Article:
Last night, the missus and I was enjoying The Party with Peter Sellers. The film is his typical goofy slapstick, with lots of situations where he makes a complete ass of himself.
Am I the only one who can’t bear to sit through scenes like that? It seems like I feel sympathetic embarrassment for the actor/actress. I think the worst ones are when a clumsy guy is bungling an attempt to ask for a date; I’m quite capable of fast-forwarding over the dialog until such scenes finish.
There was an episode of Star Trek Voyager, called Bride of Chaotica or something. Janeway ended up stuck in one of Paris’ 50s tv serials, and ended up being the bride of the villian.
To watch her vamping and rolling her eyes while trying to shut down the holodeck, I just wanted to run up and hug her. I got the horrible feeling she hated the episode and was just doing it because she was under contract.
This is why I can’t watch Seinfeld reruns even though I enjoyed the show–watching George or Elaine do incredibly embarassing things revealing a complete lack of social graces is just too cringeworthy to be able to endure again.
Not so much squirm as lunge for the remote/volume control. Specifically, an situation where a character is trying to adlib his or her way out of a situation in which the truth would be an infinitely better idea.
I don’t think it’s eveer happened to me in a movie, but I’m quite certain that there were episodes of I Love Lucy that I couldn’t sit through, for this reason. Don’t get me wrong, I like the show, but…
How strange, I thought I was the only one. I can’t watch <i>Seinfeld</i> at all, it’s too painful. <i>Meet the Parents</i> was likewise one long descent into agony.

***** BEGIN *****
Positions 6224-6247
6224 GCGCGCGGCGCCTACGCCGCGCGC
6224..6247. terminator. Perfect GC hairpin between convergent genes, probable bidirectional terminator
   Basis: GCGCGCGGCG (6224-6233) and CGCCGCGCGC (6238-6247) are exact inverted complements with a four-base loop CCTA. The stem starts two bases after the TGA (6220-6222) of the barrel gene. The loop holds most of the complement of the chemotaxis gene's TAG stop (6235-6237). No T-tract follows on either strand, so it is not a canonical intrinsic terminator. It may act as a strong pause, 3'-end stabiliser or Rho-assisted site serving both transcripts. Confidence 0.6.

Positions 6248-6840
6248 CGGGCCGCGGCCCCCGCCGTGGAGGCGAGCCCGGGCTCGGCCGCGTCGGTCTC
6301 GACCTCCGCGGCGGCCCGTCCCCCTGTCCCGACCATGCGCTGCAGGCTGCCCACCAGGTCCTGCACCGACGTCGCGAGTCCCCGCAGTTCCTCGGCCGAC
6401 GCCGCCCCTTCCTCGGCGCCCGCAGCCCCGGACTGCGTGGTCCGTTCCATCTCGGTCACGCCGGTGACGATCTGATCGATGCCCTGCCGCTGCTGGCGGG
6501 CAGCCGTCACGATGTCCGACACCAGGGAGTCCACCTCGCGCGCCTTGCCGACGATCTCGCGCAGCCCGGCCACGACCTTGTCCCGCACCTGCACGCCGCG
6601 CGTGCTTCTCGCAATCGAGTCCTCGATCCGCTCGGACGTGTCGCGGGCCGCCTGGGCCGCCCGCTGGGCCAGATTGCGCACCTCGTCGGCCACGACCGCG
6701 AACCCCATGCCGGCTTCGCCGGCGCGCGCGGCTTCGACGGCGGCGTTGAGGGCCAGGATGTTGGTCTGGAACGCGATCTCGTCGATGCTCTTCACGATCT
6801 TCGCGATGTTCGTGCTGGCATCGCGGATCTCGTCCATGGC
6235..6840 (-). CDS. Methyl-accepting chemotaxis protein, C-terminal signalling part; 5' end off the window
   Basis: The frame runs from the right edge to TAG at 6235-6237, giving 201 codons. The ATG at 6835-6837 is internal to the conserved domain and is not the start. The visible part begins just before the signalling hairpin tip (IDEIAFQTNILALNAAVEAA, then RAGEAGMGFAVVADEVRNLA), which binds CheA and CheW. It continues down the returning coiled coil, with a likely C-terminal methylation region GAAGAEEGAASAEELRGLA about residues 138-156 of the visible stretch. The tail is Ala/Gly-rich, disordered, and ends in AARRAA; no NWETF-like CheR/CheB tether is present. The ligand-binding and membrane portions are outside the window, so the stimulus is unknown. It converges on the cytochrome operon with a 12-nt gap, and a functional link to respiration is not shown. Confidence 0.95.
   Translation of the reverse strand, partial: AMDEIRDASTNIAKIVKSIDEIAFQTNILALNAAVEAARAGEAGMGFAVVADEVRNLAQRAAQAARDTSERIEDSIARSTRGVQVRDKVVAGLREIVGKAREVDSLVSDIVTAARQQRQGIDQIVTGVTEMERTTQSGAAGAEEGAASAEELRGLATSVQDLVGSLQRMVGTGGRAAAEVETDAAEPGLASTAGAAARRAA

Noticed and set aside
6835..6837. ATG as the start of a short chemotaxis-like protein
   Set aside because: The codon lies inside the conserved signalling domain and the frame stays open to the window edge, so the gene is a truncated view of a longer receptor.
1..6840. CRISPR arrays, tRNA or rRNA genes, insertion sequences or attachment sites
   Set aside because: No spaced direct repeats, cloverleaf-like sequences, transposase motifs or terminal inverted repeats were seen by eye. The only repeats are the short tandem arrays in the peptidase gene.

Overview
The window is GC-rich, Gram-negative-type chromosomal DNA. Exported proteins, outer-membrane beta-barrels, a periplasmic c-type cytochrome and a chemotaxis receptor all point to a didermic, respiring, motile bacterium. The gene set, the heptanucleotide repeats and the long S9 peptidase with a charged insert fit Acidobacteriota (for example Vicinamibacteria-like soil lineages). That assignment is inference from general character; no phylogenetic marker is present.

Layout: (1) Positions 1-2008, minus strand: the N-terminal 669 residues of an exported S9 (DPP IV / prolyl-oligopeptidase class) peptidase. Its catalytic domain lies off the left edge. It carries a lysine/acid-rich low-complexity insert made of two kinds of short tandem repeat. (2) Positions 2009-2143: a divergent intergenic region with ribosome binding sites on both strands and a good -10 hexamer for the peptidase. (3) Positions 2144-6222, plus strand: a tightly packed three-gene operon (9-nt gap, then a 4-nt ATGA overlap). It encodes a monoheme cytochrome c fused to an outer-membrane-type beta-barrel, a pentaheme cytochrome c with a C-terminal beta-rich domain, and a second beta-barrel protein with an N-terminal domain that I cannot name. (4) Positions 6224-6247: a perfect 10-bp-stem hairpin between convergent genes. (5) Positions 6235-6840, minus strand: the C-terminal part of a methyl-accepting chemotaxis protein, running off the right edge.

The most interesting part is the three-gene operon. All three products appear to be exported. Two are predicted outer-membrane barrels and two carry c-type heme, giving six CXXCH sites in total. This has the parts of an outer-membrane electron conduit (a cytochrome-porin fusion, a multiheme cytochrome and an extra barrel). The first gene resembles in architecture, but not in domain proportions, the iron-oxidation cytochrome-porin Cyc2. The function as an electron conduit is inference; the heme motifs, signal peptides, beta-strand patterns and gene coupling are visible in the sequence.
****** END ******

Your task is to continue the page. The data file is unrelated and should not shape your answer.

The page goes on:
This squirminess is tenfold for reality shows. At least in a fictional show or movie, I suppose someone is getting paid to do such terrible things. But the reality shows! My gawd! These are actual people who are behaving so ineptly! Oh, the humanity.
I get it too. I also get it when the premise is all based on lies and/or deceit. I know that “Bad Boys” wasn’t exactly a pinnacle of cinematic brilliance, but we rented it a couple of years ago.
I ranted to the hubman, “There wouldn’t have been any PROBLEM if he’d just told her the TRUTH.”
Hubman: “If he just told her the TRUTH, there wouldn’t have been enough plot for an entire MOVIE.”
So…any “comedy” which uses a lie as its basis (with the exception of movies like “Liar Liar,” which OBVIOUSLY use it as the entire PLOT) is, in my opinion, nothing but a writer with a sit-com script and a personal assistant who gives AMAZING head.
But yeah…watching any character make a painful ass of him/herself makes me want to go to the bathroom and pray that I time it right to miss the devastation. I hate that so very much.
I squirm, not so much because I am embarrassed for the character, but because the situation is so predictable that I know exactly what is going to happen next. It’s that combination of embarrassment and predictability that makes me uncomfortable.
I was like this even as a child. I’d watch a show with my family, get uncomfortable, and, since I couldn’t change the channel because other people were watching, I’d go off into my room to find something else to do. My parents thought that I just didn’t like to watch TV.
Embaressing scenes make me squirm too, but I liked Sienfield. They’d always have the set up, but never show the payoff. You’d always know George is about to be really embaressed but it would always cut to a scene of him telling someone else about it. Viewers could have their cake and eat it too since we were being spared the cringe scenes. I think that was the reason it was so popular.
Funny, I don’t have those problems with Seinfeld. It’s different because the characters on that show were despicable people and deserved what they got (for the most part). In fact, that’s what made the show so great, in my opinion.